Six months after opening, the Indian Residential School History and Dialogue Centre is inching toward becoming a formal centre

Six months after the Indian Residential School History and Dialogue Centre’s (IRSHDC) opening, it is finally becoming a formal university centre.

UBC currently has 130 bodies formally recognized as institutes and centres listed on its online directory.

The IRSHDC, whose opening ceremony on April 9 was marked by UBC President Santa Ono’s formal apology for the university’s institutionalized support of the Indian Residential School System, may soon be on that list following approval from the UBC Vancouver Senate at its October 17 meeting.

It now awaits a similar motion from the Board of Governors.

“Centre status will aid in consideration of the interdisciplinary nature of the IRSHDC’s work and facilitate the ability to attract and retain affiliated faculty members who will work collaboratively in areas of research, teaching, and community outreach,” reads UBC Provost and VP Academic Andrew Szeri’s submission to Senate.

According to the submission, the centre — as an academic administrative unit — would operate under the college or faculty that its director belongs to. As a result, a change in director could result in a relocation of the centre accordingly.

During the Senate meeting, Szeri noted that this mobility lets the university to “make the best possible choice with future directors” — but added there could be significant continuity with faculty members and students if the centre stays in one faculty.

As IRSHDC Director Mary Ellen Turpel-Lafond is currently a law professor, the centre would reside under the Allard School of Law during her term. Turpel-Lafond would report to both Szeri and Allard Dean Catherine Dauvergne.

“The proposal has full support from the Provost and the Dean of the Peter A. Allard School of Law,” reads the submission.

A bumpy start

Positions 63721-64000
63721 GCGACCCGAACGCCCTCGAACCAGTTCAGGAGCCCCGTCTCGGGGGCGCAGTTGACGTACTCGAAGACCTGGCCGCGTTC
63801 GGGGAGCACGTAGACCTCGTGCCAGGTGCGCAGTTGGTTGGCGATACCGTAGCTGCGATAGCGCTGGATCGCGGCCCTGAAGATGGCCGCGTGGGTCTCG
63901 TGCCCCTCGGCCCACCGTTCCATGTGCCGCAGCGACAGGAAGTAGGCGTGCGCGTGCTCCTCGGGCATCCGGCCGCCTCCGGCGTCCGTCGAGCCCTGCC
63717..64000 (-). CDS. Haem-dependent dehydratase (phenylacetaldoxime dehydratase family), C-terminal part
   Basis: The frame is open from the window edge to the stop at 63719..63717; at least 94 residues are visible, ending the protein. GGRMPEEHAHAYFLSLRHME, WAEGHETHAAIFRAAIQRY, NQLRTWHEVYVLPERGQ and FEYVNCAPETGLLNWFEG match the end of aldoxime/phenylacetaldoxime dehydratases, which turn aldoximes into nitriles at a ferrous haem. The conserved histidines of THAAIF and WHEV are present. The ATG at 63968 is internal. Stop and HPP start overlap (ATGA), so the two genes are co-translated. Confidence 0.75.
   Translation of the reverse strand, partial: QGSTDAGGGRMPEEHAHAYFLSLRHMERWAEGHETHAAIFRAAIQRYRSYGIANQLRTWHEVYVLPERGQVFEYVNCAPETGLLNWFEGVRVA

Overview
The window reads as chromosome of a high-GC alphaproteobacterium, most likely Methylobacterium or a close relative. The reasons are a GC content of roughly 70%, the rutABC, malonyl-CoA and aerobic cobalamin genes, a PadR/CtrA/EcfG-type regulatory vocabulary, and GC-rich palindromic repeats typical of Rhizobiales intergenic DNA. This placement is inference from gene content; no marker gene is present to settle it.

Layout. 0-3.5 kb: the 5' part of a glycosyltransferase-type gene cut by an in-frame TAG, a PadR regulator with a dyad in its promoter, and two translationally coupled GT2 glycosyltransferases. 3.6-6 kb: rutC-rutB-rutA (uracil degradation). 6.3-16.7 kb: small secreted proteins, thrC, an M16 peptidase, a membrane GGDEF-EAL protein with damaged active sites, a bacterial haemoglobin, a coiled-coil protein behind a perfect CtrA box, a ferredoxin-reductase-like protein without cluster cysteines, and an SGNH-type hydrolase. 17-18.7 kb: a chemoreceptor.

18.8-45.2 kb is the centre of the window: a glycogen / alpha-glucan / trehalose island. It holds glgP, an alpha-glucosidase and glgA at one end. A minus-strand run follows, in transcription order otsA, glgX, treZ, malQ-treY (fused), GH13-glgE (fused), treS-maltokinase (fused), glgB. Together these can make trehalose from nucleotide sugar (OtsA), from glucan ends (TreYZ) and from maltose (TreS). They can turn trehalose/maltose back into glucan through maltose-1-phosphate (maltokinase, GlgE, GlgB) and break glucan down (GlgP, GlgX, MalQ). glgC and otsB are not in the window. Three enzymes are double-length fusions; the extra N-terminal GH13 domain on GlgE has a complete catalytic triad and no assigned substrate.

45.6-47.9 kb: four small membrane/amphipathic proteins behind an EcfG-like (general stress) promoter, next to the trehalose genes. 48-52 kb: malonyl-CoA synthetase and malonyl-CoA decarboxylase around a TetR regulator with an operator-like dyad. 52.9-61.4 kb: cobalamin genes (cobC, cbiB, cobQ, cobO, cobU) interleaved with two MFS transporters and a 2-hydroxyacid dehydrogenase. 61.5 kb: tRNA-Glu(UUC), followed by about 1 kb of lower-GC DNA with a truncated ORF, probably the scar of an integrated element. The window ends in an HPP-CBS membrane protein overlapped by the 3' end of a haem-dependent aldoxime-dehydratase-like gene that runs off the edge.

The announcement follows a Ubyssey investigation that found the IRSHDC was severely understaffed and unprepared at the time of opening.

The proposal also clarifies the centre’s executive roles and the number of staff positions.

For instance, the director of digital, strategic and Indigenous partnerships would report to both Turpel-Lafond and University Librarian Susan Parker. Under this position, the head of research and engagement would be “cross appointed” with UBC’s School of Library, Archival and Information Studies.

IRSHDC organizational chart.
IRSHDC organizational chart. Screenshot UBC

There would also be two advisory committees to help with the centre’s operations: one staffed with experts in records and archival holdings, and one staffed with experts in Indigenous subject matter. Both committees would meet quarterly.

Szeri noted during the meeting that these committees will help the centre consult with Indigenous communities. For example, the second committee would include “up to eight individuals from all regions of B.C. and a variety of community and urban backgrounds,” reads the submission. “Care will be given to gender balance and reflect a range of ages, including a youth member.”

But the submission also notes that these committees are “subject to budget,” which is currently $870,000 in total.

“The IRSHDC Director is working with the Provost Office to expand the budget, subject to availability of funding, to develop more programming capacity and cultivate a governance structure that resembles [the proposal],” the submission reads.

With the Senate’s approval, Turpel-Lafond is moving closer to one of her goals coming into the position in June.

“That’s a big piece of my work to try and get the Centre actually set up as a centre within a UBC context, but also within library and archives so that the information we hold can have the privacy protection it needs ... and have the type of tools and systems so that it can be capable of being shared with the community,” she said in a previous interview with The Ubyssey.